Operation Time

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"Operation Time"
Captain Scarlet and the Mysterons episode
Episode no.Episode 8
Directed byKen Turner
Written byRichard Conway
Stephen J. Mattick
Cinematography byJulien Lugrin
Editing byJohn Beaton
Production code6
Original air date17 November 1967
Guest appearance(s)

Voices of:
Gary Files (uncredited) as
Dr Turner
1st Medical Student
Martin King (uncredited) as
Dr Theodore Magnus
Paul Maxwell as
General J. F. Tiempo
Liz Morgan as
Nurse
Charles Tingwell as
Nurse Morgan
Jeremy Wilkin as
Radiographer
2nd Medical Student
Hospital Porter (Benson)

Episode chronology
← Previous
"The Trap"
Next →
"Spectrum Strikes Back"
List of Captain Scarlet and the Mysterons episodes

"Operation Time" is the eighth episode of Captain Scarlet and the Mysterons, a 1960s British Supermarionation television series created by Gerry and Sylvia Anderson and produced by their company Century 21 Productions. Written by Richard Conway and Stephen J. Mattick and directed by Ken Turner, it was first broadcast on 17 November 1967 on ATV Midlands.

In this episode, the Mysterons threaten to "kill time", confusing Spectrum until the target is found to be a military general who is about to undergo pioneering brain surgery.

"Operation Time" reveals two natural weaknesses in Mysteron reconstructions that are further explored in "Spectrum Strikes Back".

Plot[edit]

When the Mysterons (voiced by Donald Gray) confusingly threaten to "kill time", Colonel White (voiced by Donald Gray) dispatches senior Spectrum personnel to major cities to watch for potential targets. No promising intelligence surfaces until Captain Magenta (voiced by Gary Files) discovers that the Commander of Western Region World Defence, General J.F. Tiempo – whose surname means "time" in Spanish – is at a clinic near London, where he is soon to undergo brain surgery. Believing that Tiempo's life is in danger, White has him flown to Cloudbase with his surgeon, Dr Magnus, who insists that the operation – to be carried out with the aid of a pioneering medical device called the "cerebral pulsator" – go ahead as planned. White reluctantly agrees and allows Magnus to use Cloudbase's sickbay as an operating theatre.

Unknown to Spectrum, Magnus is a Mysteron reconstruction of the original doctor, who has been killed in a road accident engineered by Captain Black (voiced by Donald Gray). During the operation, the reconstruction deliberately overruns the cerebral pulsator to induce a fatal seizure in his masked patient. Dr Fawn (voiced by Charles Tingwell) then removes the mask to reveal the face of Captain Scarlet (voiced by Francis Matthews), who unknown to Magnus had substituted for Tiempo. Exposed as a Mysteron agent, Magnus breaks out of sickbay and flees to Cloudbase's electrical room, where he is cornered by Captain Blue (voiced by Ed Bishop) and dies when he comes into contact with a bare cable. During this time, an abnormality has appeared on one of Tiempo's pre-operative radiographs: Magnus's hand, which was accidentally caught in the image, has blocked the X-rays and is showing as flesh. With Tiempo safe and Scarlet once again revived, White announces that Spectrum will develop technology to exploit the Mysterons' imperviousness to X-rays and vulnerability to electricity.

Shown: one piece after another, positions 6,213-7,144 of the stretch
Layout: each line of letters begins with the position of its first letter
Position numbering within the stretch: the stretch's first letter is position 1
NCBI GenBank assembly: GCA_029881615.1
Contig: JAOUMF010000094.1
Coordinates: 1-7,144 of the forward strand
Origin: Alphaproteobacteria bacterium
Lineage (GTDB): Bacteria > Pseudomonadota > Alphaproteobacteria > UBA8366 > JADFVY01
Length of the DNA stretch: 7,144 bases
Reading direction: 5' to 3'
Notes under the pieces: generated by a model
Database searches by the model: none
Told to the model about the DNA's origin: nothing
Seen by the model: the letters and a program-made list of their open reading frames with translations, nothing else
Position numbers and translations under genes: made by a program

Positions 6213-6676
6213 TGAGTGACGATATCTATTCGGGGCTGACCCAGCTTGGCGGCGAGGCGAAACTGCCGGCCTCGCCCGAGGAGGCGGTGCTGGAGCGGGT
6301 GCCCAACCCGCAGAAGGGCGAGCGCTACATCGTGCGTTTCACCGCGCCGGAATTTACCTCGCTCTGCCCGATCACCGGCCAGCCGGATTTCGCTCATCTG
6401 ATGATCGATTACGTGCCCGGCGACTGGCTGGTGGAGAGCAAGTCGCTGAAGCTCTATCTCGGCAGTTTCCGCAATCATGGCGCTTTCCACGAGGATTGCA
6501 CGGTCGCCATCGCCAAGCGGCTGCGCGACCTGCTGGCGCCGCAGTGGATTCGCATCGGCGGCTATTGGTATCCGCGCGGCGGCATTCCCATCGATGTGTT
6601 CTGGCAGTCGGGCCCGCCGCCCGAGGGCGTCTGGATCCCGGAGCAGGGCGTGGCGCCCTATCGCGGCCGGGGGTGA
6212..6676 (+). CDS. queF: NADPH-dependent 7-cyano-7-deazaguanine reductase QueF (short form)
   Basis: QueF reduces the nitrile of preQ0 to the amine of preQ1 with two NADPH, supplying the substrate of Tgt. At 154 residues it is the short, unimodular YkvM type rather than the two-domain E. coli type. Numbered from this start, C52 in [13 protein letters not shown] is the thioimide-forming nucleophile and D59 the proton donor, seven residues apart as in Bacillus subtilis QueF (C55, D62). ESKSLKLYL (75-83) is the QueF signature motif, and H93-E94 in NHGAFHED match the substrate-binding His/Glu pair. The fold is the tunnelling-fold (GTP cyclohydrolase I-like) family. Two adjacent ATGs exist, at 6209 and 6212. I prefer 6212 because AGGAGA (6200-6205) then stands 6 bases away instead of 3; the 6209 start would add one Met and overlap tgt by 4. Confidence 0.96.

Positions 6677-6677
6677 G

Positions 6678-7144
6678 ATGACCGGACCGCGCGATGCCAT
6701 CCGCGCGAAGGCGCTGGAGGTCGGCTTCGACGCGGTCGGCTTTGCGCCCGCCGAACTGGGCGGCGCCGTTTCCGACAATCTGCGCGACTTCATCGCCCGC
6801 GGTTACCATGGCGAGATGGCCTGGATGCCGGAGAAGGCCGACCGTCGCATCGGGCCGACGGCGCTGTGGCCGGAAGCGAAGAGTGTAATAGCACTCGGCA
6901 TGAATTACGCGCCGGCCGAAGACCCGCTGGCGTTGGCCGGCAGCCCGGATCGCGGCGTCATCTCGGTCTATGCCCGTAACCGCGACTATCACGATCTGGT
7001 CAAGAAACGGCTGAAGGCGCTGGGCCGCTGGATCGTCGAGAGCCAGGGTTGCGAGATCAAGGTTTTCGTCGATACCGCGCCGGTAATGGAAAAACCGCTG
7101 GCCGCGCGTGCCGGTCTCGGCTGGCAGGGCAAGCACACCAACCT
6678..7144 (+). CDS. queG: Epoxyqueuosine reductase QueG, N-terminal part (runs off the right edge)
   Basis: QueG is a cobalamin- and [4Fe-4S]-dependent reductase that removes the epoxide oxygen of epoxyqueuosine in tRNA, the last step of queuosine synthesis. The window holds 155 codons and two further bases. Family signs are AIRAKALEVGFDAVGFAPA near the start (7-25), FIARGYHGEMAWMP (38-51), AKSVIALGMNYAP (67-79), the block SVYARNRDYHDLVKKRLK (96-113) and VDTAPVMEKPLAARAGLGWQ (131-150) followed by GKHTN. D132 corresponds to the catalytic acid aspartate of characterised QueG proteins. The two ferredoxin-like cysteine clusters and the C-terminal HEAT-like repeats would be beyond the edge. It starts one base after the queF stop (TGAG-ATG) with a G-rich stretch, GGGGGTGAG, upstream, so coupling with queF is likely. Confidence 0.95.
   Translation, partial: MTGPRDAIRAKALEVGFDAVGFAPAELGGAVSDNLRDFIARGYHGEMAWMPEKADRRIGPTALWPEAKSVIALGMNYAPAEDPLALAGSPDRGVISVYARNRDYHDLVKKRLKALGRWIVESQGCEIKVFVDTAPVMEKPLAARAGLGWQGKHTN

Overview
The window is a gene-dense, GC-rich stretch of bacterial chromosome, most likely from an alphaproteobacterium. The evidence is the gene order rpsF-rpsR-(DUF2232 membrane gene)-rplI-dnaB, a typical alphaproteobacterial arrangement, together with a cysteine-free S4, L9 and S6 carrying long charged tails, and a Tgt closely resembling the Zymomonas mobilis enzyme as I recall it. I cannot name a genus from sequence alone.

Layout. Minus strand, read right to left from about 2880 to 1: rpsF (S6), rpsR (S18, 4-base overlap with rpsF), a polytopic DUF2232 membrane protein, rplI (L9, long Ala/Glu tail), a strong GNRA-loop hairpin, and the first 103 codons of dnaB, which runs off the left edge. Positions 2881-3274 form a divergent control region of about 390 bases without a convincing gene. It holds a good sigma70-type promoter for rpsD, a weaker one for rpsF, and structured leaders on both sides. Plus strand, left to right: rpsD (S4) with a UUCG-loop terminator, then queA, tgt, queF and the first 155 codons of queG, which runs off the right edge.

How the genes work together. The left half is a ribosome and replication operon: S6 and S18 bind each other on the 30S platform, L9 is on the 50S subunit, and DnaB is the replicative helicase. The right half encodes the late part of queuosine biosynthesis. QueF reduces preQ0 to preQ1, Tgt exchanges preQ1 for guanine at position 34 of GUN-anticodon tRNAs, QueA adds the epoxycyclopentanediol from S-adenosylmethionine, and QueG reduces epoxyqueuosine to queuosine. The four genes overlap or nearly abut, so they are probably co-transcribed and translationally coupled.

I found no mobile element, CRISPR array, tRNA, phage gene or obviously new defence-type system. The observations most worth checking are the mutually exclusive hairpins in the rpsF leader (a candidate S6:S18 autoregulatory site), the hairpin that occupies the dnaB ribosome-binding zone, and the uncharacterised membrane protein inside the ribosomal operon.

Production[edit]

Writers Richard Conway and Stephen J. Mattick named Magnus's colleague, Dr Turner, after the episode's director, Ken Turner. In the script, Conway and Mattick suggested that Wexham Park Hospital could be used to record footage showing the development of Tiempo's radiographs. In the end, however, the episode was filmed entirely at Century 21's studios on the Slough Trading Estate.[1]

The episode's incidental music was recorded during a four-and-a-half-hour studio session held on 14 May 1967, when it was performed by a 12-member ensemble conducted by series composer Barry Gray. The music for "Renegade Rocket" was recorded during the same session.[2]

"Operation Time" features voice actor Gary Files' first contributions to Captain Scarlet. Files was unavailable for dialogue recording during the production of the first five episodes because he was providing voices for the film Thunderbird 6, to which he had been signed on as a "try-out" for Captain Scarlet.[3]

Reception[edit]

Andrew Pixley and Julie Rogers of Starburst magazine note the "cryptic" nature of the Mysterons' threat to "kill time", humorously remarking that it could "[suggest] they'll be passing a few hours playing cards or watching Oprah." They also consider the "rather graphic" electrocution of the reconstructed Magnus to be one of the series' more violent moments.[4]

References[edit]

  1. ^ Bentley, Chris (2001). The Complete Book of Captain Scarlet. London, UK: Carlton Books. p. 64. ISBN 978-1-84222-405-2.
  2. ^ de Klerk, Theo (25 December 2003). "Complete Studio-Recording List of Barry Gray". tvcentury21.com. Archived from the original on 13 December 2009. Retrieved 20 March 2010.
  3. ^ "Gary Files Interview". thevervoid.com. Archived from the original on 26 June 2008. Retrieved 11 November 2011.
  4. ^ Pixley, Andrew; Rogers, Julie (December 2001). Gillatt, Gary (ed.). "Captain Scarlet and the Mysterons: By Numbers". Starburst. No. 280. London, UK: Visual Imagination (published November 2001). pp. 46 and 48. ISSN 0955-114X. OCLC 79615651.

External links[edit]